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Study compares unemployment vs. heavy drinking in each county in Alabama
Special to the News
A nationwide study by Rehabs.com, a leading provider of addiction treatment resources, has found that Coosa County has among the lowest rate of unemployed heavy drinkers in Alabama.
Using data by County Health Rankings, the number of heavy drinkers were identified, as well as those who were unemployed. These figures were then weighted by the local working population size to calculate a ranking within the state.
Coosa County has a 14% excessive drinking rate and an unemployment rate of 3%, ranking it in fifty-second place in Alabama – among the lowest rate of unemployed drinkers in the state.
Madison County emerged in first place overall for the highest rate of unemployed drinkers in the Yellowhammer State, with 25,277 excessive drinkers and a 2.5% unemployment rate.
Comparatively and more positively, Barbour County placed last in the state. The county’s 2,751 excessive drinkers compared against a 3.8% unemployment rate.
What is heavy/binge drinking?
Binge drinking is a serious – but also considered a preventable – public health issue across the country. It’s estimated that 77% of the cost of excessive alcohol consumption in the U.S. is due to binge drinking, and most binge drinkers are not alcohol dependent.
That is, they typically don’t struggle with a complete inability to stop drinking, or crave alcohol to the point that they can’t focus on anything else. These costs, however, are a result of loss in workplace productivity, criminal justice costs and healthcare expenditures, among other expenses.
Defined as a drinking pattern that increases an individual’s blood alcohol concentration to 0.08 g/dl or above, this usually occurs when women have four or more drinks over approximately a two-hour period. For men, it’s typically five or more drinks in the same time period.
These limits are lower for women because they tend to have smaller bodies and less water to dilute alcohol, so the concentration of alcohol in their blood will be higher than in a man who drinks the same amount.
Why can heavy drinking be a risk to health?
The risks of alcoholism have been widely discussed, and many are aware of the negative consequences that can ensue, such as increased risk of car accidents, serious falls and injuries and alcohol poisoning. However, fewer people know that long-term heavy drinking is also associated with:
- High blood pressure
- Heart arrhythmias
- Increased risk of developing diabetes
- Higher cancer risks, including cancers of the breast, pancreas, liver, lung and gastrointestinal system
- Mental health problems
- Fetal alcohol spectrum disorders
- Memory and learning issues
What is the social impact of heavy drinking?
The social impact of alcohol abuse is a separate issue from the health and financial costs involved. This impact starts by negatively affecting home and family life first.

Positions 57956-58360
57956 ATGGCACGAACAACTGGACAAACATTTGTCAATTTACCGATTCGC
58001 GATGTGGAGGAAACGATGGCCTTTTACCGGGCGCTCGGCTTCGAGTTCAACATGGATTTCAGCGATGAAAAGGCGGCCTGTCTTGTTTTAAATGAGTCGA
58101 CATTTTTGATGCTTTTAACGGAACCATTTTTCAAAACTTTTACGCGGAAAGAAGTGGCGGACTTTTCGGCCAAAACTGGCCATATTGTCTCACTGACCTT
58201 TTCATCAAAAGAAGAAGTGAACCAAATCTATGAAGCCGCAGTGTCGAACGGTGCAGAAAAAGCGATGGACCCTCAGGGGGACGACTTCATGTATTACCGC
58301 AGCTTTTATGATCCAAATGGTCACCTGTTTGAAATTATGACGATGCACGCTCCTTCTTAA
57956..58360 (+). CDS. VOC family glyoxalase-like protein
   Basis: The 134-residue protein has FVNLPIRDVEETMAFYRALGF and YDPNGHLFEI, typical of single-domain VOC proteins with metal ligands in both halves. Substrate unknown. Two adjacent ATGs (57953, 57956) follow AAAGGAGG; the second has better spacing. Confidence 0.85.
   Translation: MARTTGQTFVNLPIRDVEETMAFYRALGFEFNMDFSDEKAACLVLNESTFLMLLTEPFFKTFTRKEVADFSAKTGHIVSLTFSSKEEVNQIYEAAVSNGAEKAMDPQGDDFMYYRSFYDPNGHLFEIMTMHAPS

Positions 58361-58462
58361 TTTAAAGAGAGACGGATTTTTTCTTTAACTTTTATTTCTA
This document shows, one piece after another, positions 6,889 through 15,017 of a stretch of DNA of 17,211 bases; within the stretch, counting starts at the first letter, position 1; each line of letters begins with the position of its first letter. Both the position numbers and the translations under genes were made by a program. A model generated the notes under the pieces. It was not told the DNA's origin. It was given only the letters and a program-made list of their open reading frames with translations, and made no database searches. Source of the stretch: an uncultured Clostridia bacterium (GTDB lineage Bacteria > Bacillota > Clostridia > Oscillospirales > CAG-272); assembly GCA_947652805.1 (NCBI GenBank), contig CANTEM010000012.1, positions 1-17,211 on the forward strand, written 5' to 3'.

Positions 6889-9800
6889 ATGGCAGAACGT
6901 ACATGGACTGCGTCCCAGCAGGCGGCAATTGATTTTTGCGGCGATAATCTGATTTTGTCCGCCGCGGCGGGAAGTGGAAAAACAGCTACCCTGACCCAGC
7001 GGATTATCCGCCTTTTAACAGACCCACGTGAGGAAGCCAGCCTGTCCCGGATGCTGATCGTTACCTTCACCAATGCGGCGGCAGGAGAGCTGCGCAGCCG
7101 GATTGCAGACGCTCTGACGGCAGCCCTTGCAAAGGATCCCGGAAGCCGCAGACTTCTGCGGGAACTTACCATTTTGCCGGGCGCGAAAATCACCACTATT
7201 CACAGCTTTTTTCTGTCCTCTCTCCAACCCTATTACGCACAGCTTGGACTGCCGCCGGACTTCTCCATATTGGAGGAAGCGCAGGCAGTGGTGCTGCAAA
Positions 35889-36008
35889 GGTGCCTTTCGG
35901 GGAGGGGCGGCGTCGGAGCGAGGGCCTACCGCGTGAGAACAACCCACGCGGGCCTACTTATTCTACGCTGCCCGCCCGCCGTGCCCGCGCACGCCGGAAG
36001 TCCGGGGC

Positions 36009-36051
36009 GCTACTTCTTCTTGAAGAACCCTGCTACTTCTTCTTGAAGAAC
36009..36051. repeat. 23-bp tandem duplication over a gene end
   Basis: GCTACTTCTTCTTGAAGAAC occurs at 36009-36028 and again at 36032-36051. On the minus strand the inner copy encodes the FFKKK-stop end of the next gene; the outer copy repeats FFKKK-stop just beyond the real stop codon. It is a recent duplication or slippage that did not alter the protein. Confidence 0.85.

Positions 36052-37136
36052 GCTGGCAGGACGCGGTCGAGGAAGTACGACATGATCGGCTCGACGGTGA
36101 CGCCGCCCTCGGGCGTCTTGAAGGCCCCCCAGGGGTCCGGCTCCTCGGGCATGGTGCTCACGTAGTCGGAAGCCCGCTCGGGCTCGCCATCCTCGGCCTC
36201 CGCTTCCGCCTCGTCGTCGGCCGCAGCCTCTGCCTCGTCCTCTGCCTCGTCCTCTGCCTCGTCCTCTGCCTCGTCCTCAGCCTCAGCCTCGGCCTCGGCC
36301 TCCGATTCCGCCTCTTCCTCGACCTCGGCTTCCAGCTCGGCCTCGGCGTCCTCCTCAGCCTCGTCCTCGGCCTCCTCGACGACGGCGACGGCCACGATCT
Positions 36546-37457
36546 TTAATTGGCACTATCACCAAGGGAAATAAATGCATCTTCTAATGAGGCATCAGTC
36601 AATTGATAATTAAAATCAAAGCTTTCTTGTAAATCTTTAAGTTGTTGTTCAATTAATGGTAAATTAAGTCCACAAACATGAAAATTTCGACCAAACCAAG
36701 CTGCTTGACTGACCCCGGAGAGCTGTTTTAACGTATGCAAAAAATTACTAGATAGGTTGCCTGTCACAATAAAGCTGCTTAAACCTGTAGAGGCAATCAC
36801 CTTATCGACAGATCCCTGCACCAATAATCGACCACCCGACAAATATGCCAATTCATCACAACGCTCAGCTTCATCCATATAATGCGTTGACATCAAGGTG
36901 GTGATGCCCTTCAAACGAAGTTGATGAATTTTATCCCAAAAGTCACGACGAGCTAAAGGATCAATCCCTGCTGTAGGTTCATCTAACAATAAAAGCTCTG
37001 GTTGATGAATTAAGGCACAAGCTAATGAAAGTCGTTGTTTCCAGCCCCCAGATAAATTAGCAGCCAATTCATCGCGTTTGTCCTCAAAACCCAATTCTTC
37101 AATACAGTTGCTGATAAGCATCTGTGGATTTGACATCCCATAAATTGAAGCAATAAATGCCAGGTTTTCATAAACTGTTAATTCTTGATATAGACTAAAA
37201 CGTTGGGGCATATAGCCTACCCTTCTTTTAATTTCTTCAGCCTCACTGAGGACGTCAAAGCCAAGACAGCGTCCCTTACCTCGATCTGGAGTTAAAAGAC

These issues can then extend into the community and possibly have a detrimental effect on society as a whole (much in the same way that excessive drinking creates costs to the U.S.). Interpersonal and family relationships can be disturbed by heavy drinking patterns, potentially resulting in ongoing conflict.
These trends can carry over into the workplace due to factors like poor performance, absenteeism or even accidents as a result of alcohol use. A combination of the above consequences of heavy drinking can also negatively impact the quality of life of both the drinker, as well as their loved ones.
Treatment options available for alcohol use disorder
Although alcohol use disorder is common in the United States, it is treatable. A wide variety of rehabs, addiction treatment programs and aftercare services are offered to help people find a program that is best for them.
If you have developed an alcohol addiction, understanding your options for treatment is important. Alcohol rehab centers can offer you the medical attention and support you need to pursue and maintain sobriety.
Proper treatment facilities provide patients with care from medical for the treatment of their alcohol use disorder (AUD). Many people benefit from inpatient treatment since they are separated from the triggers that lead to them drinking and can focus solely on their recovery.
In addition to treatment for alcohol addiction, many facilities also specialize in rehabilitation from substance use disorders and co-occurring mental health conditions and offer patients treatment in a private residential setting or outpatient treatment services.
“Heavy (or binge) drinking is an extremely common pattern of drinking among people with or without an addiction to alcohol,” says a Rehabs.com spokesperson. “This type of excessive drinking can be detrimental to a person’s health and overall quality of life, regardless of their age, gender or employment status.”
For the full ranking and a table showing the correlation between unemployment and heavy drinking in each Alabama county, visit https://rehabs.com/explore/heavy-alcohol-drinking-alabama.